• $\begingroup$ @stackoverflower If you measure $v$ and $v_1$ in frame 0, then you can calculate $v_2$ using my last formula which is indeed what frame1 measures for particle 2. However, in your original question you talked as if my first equation computed that. They are similar looking equations, but different equations. $\endgroup$ – Timaeus Apr 12 '15 at 19:41
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Let's say you have 3 systems. $B$ moving relative to $C$ with velocity $u$ and $A$ moving relative to $C$ with velocity $v$, all along one axis.

$A$ will "measure" for the velocity of $B$: $$ u' = \frac{u-v}{1-\frac{uv}{c^2}} $$

While $B$ will "measure" for the velocity of $A$: $$ v' = \frac{v-u}{1-\frac{uv}{c^2}} = -u' $$

It holds true that the velocity of $B$ relative to $A$ is the same in terms of magnitude but opposite in terms of direction than the velocity of $A$ relative to $B$. If this were not true, you couldn't define a proper transformation for both systems, since the transformation $A\rightarrow_v B \rightarrow_{\tilde{v}} A'$ would not yield $A'=A$. The systems $A$ and $B$ should obey the same unique transformation rules. There is nothing special about them.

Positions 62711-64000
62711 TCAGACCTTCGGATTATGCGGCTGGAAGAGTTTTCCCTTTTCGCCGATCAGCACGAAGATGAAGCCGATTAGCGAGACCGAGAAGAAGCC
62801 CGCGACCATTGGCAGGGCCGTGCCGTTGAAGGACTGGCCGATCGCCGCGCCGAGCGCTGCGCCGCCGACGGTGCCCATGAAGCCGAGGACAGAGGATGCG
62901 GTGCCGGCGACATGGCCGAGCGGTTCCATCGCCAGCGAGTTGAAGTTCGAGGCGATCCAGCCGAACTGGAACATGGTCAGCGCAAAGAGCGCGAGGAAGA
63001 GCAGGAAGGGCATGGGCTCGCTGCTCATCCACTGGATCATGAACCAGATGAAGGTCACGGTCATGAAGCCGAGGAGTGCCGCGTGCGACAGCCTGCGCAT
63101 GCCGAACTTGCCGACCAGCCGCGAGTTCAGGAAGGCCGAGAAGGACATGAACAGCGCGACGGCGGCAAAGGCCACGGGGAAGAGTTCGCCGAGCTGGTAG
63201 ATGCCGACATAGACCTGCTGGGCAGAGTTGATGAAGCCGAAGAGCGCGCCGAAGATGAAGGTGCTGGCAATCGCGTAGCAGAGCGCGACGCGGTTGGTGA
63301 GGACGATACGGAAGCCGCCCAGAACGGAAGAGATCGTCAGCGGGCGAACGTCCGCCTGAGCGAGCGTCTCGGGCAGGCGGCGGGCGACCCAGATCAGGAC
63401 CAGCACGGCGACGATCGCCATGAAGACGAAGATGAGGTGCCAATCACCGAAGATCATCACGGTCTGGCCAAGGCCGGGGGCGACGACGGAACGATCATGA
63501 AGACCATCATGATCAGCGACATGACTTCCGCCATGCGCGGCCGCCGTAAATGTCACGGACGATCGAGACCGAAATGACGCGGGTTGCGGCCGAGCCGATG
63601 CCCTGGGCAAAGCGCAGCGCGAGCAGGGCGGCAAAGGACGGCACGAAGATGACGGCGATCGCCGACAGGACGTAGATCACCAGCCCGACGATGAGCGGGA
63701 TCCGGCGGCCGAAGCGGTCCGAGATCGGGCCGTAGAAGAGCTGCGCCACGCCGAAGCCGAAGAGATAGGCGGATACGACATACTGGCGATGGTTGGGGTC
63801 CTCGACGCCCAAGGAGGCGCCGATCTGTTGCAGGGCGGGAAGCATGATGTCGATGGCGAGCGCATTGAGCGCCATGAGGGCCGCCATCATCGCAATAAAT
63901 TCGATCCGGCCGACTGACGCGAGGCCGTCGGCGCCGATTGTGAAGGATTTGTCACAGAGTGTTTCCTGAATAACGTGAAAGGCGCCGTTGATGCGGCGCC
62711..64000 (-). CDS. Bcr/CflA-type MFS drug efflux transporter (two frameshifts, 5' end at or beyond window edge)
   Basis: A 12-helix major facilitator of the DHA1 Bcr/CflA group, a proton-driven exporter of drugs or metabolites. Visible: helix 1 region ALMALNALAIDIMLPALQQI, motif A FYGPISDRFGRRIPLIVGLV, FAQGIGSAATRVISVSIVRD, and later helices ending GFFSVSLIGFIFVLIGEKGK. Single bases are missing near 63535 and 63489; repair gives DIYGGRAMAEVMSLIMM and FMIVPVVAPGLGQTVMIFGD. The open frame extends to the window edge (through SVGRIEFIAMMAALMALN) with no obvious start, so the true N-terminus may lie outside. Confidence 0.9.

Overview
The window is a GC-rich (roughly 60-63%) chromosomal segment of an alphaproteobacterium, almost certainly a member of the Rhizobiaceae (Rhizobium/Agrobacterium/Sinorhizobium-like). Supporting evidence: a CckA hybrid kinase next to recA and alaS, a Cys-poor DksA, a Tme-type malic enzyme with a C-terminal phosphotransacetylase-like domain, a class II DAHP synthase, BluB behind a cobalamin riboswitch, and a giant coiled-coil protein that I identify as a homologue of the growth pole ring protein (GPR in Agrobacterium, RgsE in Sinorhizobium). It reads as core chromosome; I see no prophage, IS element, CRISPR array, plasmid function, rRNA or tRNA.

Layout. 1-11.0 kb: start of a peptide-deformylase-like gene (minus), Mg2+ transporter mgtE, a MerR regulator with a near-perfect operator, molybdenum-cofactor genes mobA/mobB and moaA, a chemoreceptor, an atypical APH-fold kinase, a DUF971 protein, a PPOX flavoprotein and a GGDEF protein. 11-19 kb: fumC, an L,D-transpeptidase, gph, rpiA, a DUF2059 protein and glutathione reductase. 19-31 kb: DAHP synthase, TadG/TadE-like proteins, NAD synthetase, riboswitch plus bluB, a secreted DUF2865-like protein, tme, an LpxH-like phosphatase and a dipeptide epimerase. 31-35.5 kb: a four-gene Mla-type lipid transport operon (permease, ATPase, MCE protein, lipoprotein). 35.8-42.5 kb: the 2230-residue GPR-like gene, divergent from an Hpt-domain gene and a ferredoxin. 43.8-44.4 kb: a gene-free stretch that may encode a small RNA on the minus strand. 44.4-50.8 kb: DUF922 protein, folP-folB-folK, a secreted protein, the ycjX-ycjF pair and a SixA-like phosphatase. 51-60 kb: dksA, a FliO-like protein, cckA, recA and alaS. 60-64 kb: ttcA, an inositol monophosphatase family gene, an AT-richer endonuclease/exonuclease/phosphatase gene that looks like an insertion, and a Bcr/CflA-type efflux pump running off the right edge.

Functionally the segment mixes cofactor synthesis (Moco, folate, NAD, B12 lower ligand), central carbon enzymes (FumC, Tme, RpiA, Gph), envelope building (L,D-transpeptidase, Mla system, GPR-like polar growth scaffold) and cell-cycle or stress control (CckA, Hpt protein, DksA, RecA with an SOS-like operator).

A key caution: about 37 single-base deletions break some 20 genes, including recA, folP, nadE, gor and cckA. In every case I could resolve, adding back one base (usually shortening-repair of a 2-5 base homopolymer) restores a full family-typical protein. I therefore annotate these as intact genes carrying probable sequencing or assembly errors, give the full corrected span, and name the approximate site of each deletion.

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  • $\begingroup$ There is a misunderstanding of my question. In your example, the quantity I want to measure is "the speed of C relative to A", and whether the value is the same when measured by B in his own system, and by A in his own system. $\endgroup$ – stackoverflower Apr 11 '15 at 11:09
  • $\begingroup$ @stackoverflower: permutated the letters. I think it's clearer now. You can check for yourself if $v=u=0$ that a observer D will see $\tilde{v}=\tilde{u}$. $\endgroup$ – image Apr 11 '15 at 12:52